release date: 30.07.2021 on Not Two
“Altschul remains a master drummer and bandleader. Long Tall Sunshine pulls off a delightful paradox: it combines in-your-face vigor with subtlety, probing free improvisations with appealing compositions.” – Michael Ullman, Arts Fuse
“And so this album goes: surprise after surprise…Clearly one of the most exciting jazz recordings ever made!” – Lynn Bayley, Art Music Lounge
On The Long Tall Sunshine, Not Two, reconvenes Altschul’s adventurous group. Three, as those of us who grew up on Schoolhouse Rock will remember, truly is a magic number. It’s enshrined in the name of The 3dom Factor, the astounding trio led by legendary drummer/improviser Barry Altschul for the last decade or so. That sobriquet reflects the vital importance of all three voices in the band: not only Altschul’s powerful, ever-inquisitive drumming, but the tirelessly venturesome saxophone playing of Jon Irabagon and the acrobatic muscularity of bass great Joe Fonda.
So naturally, the release of the 3dom Factor’s third album, Live in Kraków, in 2017 felt like a natural conclusion of sorts for the project. It summed up a neat trilogy that began with the band’s self-titled 2012 debut, which concentrated on Altschul’s original tunes; followed by the 2015 follow-up, Tales of the Unforeseen, a second studio date that was almost wholly improvised save for a pair of intriguing covers; and finally, Live in Kraków, a dazzling showcase of the trio’s onstage inventiveness.Fortunately for lovers of exploratory jazz at its finest, Altschul decided against letting that trilogy stand alone. After four years of recorded silence, The 3dom Factor makes its welcome return with Long Tall Sunshine, an exhilarating concert performance captured somewhere in Europe during the trio’s spring 2019 tour. (Unfortunately the band’s record-keeping isn’t quite as skillful as its interplay, leaving the specifics as something of a mystery.) Long Tall Sunshine finds The 3dom Factor at the top of its form, navigating five of Altschul’s expansive compositions with a staggering display of in-the-moment inspiration and tightrope-walking audacity.
“This album is kind of a bonus,” Altschul says. “The third album felt like a nice way to end the series, but I read several reviews that said they hoped this wasn’t the last release. The audience wanted more.” As did Altschul’s triomates, who strongly encouraged him to release this particular concert after hearing the dauntless imagination of the performance.
“More” is precisely what Long Tall Sunshine has to offer. Four of the five tracks will be familiar to longtime fans of the drummer, having made up the repertoire not only of the previous 3dom Factor outings but of Altschul’s early-80s trio with Ray Anderson and Mark Helias and his FAB Trio with Fonda and the late violinist Billy Bang. The exception is the title track, a previously unrecorded composition dedicated to a former paramour who Altschul describes as “long and tall, with this sunny disposition.”
Anchored by Fonda’s pulsating bassline, the tune’s sinuous theme is an alluring mix of the sleek and the sunny, an ideal launching point for Irabagon’s inexhaustible array of melodic variations. Altschul prods the saxophonist onward with an invigorating barrage of combustible percussion, laying back only to make room for Fonda’s eloquent bass solo, which the drummer parries with conversational expertise, reflecting the pair’s long history together.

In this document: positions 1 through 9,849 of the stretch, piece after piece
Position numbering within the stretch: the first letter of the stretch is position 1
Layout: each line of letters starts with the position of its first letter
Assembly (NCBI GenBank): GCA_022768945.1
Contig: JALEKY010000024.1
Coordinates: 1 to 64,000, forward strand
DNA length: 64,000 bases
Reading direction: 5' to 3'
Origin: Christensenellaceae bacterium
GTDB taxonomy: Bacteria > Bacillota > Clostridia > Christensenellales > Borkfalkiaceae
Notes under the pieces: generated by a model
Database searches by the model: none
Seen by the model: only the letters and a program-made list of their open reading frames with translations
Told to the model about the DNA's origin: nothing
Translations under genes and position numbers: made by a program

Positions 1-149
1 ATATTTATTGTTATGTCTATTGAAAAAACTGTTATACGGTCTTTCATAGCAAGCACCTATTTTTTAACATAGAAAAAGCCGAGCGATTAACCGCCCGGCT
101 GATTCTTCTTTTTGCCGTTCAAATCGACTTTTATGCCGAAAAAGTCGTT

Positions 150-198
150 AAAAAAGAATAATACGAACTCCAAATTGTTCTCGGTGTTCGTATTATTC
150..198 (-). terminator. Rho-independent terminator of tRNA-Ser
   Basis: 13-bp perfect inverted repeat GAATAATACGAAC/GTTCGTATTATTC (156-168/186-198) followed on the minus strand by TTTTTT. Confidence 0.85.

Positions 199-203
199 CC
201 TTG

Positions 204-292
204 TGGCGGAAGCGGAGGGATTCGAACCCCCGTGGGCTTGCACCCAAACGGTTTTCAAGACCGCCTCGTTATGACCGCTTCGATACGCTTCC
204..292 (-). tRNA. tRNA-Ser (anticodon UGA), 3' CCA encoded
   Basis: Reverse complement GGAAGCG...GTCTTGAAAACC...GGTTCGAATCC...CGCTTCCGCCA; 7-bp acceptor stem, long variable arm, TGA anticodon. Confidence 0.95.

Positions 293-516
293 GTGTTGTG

The remaining four pieces all appeared on The 3dom Factor, with three of them reprised on Live in Kraków. The multiple versions of each make for enlightening comparison, shining a spotlight on the trio’s unceasing creativity and gift for completely reinventing each tune from one performance to the next. It’s also reflective of Altschul’s philosophy of improvised music.
It’s difficult to put much stock into that claim given the longevity of Altschul’s career, which now stretches out over more than five decades and includes collaborations with many of the music’s most towering figures, including Chick Corea, Paul Bley, Lee Konitz, Anthony Braxton, Sam Rivers and Andrew Hill.
Another deciding factor in releasing Long Tall Sunshine (though the breathtaking quality of the music is reason enough) was Altschul’s encroaching 80th birthday, which will arrive in January 2023. With the pandemic taking live performance out of the equation at a moment when the drummer was contemplating the winding down of his touring schedule, it felt all the more important to remind the world of the continuing vitality of this major voice in free music.
The cover portrait of Long Tall Sunshine, by Altschul’s friend and NYC neighbor Nora Howard, captures its subject’s energy as well as his forward-looking attitude. “Nora’s a very dear friend, and when she showed me this painting I said, ‘It looks like it’s not finished.’ And she said, ‘Well’ neither are you!’ That worked for me.”
A renowned drummer whose tastes and abilities run the gamut from hard bop to free jazz and beyond, Barry Altschul gained fame in the late 1960s alongside such pioneering artists as Paul Bley and Chick Corea. In 1969 he joined Corea, bassist Dave Holland and saxophonist Anthony Braxton to form the group Circle, and went on to work extensively with Braxton throughout the 1970s. He also recorded with such greats as Sam Rivers, Andrew Hill, Dave Liebman and Julius Hemphill.
Never one to stick to one style of playing, Altschul‘s groundbreaking work in the avant-garde was paralleled by his straight ahead work with the likes of Lee Konitz and Art Pepper. After spending much of the ‘80s and ‘90s in Europe, he returned to greater prominence in the early 2000s, forming the FAB Trio with Joe Fonda and Billy Bang, working with peers like Roswell Rudd and Steve Swell, collaborating with a new generation of forward-looking musicians including Jon Irabagon, both in the saxophonist’s explosive trio and The 3Dom Factor.